Accepted by Jerry Feltham. We thank Jim Ohlson for suggesting a more forceful way to make our point in this paper. We also thank Richard Brief, George Racette, Doug Skinner, Richard Sloan, Joseph Tham, and the workshop participants at Syracuse University and at the 2000 Contemporary Accounting Research Conference for helpful comments. We also thank Arthur Andersen and Ehrman V. Giustina for financial support.
Reconciling Value Estimates from the Discounted Cash Flow Model and the Residual Income Model*
Article first published online: 15 JAN 2010
2001 Canadian Academic Accounting Association
Contemporary Accounting Research
Volume 18, Issue 2, pages 311–335, Summer 2001
How to Cite
Lundholm, R. and O'Keefe, T. (2001), Reconciling Value Estimates from the Discounted Cash Flow Model and the Residual Income Model. Contemporary Accounting Research, 18: 311–335. doi: 10.1506/W13B-K4BT-455N-TTR2
- Issue published online: 15 JAN 2010
- Article first published online: 15 JAN 2010
- Keywords Discounted cash flow;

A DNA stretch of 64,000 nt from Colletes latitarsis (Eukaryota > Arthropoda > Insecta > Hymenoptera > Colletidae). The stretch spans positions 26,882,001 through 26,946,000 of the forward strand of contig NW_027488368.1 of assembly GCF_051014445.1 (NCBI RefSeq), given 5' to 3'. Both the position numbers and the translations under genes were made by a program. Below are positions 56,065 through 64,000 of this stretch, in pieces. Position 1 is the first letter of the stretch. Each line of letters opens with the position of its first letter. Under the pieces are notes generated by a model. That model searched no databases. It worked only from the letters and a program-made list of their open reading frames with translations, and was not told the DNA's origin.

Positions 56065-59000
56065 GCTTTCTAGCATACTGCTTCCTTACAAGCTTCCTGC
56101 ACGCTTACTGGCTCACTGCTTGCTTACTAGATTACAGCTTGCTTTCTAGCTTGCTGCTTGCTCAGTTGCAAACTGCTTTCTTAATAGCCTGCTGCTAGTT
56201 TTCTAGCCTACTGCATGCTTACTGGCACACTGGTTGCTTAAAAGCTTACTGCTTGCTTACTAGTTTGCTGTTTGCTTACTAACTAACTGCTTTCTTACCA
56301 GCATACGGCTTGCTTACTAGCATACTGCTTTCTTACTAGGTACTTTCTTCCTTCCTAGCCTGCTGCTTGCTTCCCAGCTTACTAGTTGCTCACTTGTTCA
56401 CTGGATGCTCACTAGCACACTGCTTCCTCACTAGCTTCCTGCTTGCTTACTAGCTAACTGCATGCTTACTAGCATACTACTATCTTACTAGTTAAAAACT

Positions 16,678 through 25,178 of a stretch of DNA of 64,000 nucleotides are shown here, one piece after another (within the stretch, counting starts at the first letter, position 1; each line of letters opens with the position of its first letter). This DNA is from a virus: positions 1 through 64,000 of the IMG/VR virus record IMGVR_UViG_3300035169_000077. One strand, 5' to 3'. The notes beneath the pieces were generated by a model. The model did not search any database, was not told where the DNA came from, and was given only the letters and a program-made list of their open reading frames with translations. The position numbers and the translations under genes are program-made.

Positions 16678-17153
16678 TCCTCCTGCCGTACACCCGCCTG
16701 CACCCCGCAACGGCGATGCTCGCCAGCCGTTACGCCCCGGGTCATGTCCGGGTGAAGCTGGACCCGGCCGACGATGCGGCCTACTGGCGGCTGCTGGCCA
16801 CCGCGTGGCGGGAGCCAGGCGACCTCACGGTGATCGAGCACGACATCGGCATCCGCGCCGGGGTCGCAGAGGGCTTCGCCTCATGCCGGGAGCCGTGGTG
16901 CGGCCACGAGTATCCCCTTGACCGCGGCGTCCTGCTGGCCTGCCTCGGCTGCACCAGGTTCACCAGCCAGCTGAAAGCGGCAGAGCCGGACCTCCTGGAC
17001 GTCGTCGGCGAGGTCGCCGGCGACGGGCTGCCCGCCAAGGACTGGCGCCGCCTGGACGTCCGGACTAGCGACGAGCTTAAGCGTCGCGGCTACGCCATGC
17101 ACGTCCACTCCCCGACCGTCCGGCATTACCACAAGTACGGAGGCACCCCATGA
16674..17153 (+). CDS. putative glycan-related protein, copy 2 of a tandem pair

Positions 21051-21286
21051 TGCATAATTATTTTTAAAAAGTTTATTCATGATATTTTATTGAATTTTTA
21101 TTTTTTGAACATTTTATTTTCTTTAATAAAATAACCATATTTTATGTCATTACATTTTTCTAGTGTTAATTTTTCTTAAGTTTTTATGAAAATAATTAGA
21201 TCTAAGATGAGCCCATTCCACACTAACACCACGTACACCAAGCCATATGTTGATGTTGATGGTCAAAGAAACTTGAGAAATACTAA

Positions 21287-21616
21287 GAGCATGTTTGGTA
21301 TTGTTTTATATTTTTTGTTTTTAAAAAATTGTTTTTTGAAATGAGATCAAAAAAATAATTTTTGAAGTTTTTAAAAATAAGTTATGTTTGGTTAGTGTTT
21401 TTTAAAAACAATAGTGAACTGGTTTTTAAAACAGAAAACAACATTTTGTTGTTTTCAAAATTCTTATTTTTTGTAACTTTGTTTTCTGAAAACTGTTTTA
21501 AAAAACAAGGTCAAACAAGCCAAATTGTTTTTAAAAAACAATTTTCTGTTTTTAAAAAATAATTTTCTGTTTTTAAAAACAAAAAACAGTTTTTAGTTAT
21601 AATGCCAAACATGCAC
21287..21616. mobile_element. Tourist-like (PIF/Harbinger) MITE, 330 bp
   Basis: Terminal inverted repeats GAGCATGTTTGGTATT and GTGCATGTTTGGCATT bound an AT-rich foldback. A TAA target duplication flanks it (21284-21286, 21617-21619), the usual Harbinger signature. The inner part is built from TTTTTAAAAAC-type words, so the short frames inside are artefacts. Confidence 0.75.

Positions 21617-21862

- Residual income;
This paper examines why practitioners and researchers get different estimates of equity value when they use a discounted cash flow (CF) model versus a residual income (RI) model. Both models are derived from the same underlying assumption — that price is the present value of expected future net dividends discounted at the cost of equity capital — but in practice and in research they frequently yield different estimates. We argue that the research literature devoted to comparing the accuracy of these two models is misguided; properly implemented, both models yield identical valuations for all firms in all years. We identify how prior research has applied inconsistent assumptions to the two models and show how these seemingly small errors cause surprisingly large differences in the value estimates.